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A while back I submitted a column about why I believed New York City was overrated. Needless to say, I ruffled a few feathers over that one. Tough. But maybe I came down too hard on New York City since I’ve been there so many times that I shook off the initial awe. It may be overrated to me, but it’s not necessarily the poster child of being overrated. That honor goes to Washington, D.C. I know I’m going to cause some butt puckering on this one, but it has to be said.
Again, make sure you pay attention to my wording. Like the New York piece, this isn’t a column that says, “Washington, D.C. sucks.” I’m using the term “overrated” because while it is a fine city, it is way overhyped. It definitely doesn’t help that when D.C. people talk about why they love D.C., they talk to you like you’re from Somalia or Afghanistan, as if you have never experienced civilization before. It’s a nature versus nurture thing. People who grew up in the D.C./NoVa/MD bubble grew up in such expensive areas they assume everywhere else is a garbage heap. In the words of a friend, “So much privilege they’re naturals to become social justice warriors.”
So when someone talks about why they love D.C., what’s one of the first things they talk about? Brunch. “Oh my goodness the brunch scene *heart eye emoji*!!!” I had a good laugh at a joke that D.C. was melting down over Trump because they were scared he’d destroy D.C. culture by banning brunch. They tell you how people jog up with their dogs and have bottomless mimosas with their friends for hours and hours and blah and blah and blah. Cool story, I saw that last Sunday at my favorite brunch place in Brookhaven and probably paid 30% less than you did. People be brunchin’, am I right? In fact, since brunch is trendy now, every major city has a handful of great brunch places and frankly eggs Benedict and bottomless mimosas are tough to mess up. I don’t know how you could possibly enhance brunch beyond the phenomenon it has become in every major city. Like I said, the scene is probably one of the best in the country, but it doesn’t make other brunch scenes incomparable.
Okay, so I’m not impressed by the brunch scene. What about the great American monuments? The great symbols of American exceptionalism, balance of power, Constitutional rights, and representative government? Well, from a partisan perspective I can say it’s depressing that the great Americans who designed and built those monuments are turning in their graves. From a non-political perspective, I would expect the great monuments of our nation’s capital to be on par with those of the other great historical cities of the world, and they are beautiful. They’re about what you’d expect, and touring the monuments is probably a one to two day event. It’s about equally impressive to seeing Manhattan from across the Hudson River or seeing the Santa Monica Mountains from the Santa Monica Pier. And as someone who loves history, most monuments get old after a while. The newness wears off.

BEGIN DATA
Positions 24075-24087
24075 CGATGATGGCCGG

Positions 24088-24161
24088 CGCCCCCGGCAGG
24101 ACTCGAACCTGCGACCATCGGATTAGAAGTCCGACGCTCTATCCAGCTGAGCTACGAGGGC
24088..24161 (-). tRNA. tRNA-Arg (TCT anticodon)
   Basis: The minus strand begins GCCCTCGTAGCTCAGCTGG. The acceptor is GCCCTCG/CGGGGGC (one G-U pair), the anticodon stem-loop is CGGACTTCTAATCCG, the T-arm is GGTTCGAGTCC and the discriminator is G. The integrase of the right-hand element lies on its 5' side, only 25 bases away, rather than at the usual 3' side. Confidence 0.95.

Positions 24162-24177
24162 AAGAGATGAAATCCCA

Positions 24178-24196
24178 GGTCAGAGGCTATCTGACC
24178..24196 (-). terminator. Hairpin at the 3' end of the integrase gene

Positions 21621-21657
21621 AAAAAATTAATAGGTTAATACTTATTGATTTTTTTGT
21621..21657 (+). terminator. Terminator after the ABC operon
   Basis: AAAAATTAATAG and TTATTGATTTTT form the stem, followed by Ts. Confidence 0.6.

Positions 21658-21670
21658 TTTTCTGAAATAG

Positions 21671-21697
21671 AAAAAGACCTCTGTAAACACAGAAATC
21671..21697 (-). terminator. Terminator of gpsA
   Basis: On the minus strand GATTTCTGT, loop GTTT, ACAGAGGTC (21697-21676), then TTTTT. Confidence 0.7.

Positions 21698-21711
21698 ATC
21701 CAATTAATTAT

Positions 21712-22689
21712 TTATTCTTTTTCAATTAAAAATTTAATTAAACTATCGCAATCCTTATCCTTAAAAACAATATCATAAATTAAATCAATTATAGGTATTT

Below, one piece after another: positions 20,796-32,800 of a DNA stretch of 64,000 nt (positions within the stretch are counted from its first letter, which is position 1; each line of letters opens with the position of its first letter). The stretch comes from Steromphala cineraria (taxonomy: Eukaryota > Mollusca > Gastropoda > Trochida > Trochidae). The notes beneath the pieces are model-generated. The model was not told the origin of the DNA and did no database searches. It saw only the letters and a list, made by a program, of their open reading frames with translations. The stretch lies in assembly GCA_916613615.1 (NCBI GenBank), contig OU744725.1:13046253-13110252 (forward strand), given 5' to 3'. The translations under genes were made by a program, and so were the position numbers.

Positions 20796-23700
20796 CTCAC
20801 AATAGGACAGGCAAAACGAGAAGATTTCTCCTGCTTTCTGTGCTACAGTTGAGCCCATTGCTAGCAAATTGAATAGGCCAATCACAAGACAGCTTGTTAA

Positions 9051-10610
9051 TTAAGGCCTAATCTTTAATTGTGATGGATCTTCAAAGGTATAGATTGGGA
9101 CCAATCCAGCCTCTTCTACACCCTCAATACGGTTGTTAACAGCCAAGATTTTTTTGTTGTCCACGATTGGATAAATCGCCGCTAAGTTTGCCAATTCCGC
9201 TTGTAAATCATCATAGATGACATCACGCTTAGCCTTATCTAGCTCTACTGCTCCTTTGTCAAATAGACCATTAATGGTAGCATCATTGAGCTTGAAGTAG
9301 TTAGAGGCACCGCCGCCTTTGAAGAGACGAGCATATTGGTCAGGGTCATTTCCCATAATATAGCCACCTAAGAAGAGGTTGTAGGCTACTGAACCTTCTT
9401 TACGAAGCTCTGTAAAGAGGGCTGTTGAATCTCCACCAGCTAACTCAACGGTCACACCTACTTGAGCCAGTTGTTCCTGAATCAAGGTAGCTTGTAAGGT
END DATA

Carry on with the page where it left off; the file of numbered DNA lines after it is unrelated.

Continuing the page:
Finally, it’s too expensive. It’s as bad, if not worse, than New York City. Once you get past what I like to call the “tourist aspects,” like sightseeing and experiencing the unique culture and local restaurants, you’re basically living in an overpriced, well, Atlanta. Sure, it’s the nation’s capital, and every nation’s capital and major metropolis has high costs of living, but the fact remains. As someone who has several transplant friends living in the D.C. area for work, once you get past the initial touristy awe it’s, as I mentioned earlier, an extremely expensive Atlanta. Shocked that The Rent is Too Damn High Party hasn’t gained traction in the D.C. metro area. You shouldn’t have to live with three other people in your early thirties unless it’s a spouse and children.
All that said, D.C. is a great place to visit if you have never been or if you have a reason to go. Otherwise, you take your political or government contractor job and hope you make enough to live a reasonable quality of life.
Hopefully this article is published before I head up next month as I’m sure the city will be happy to see me..
Image via Shutterstock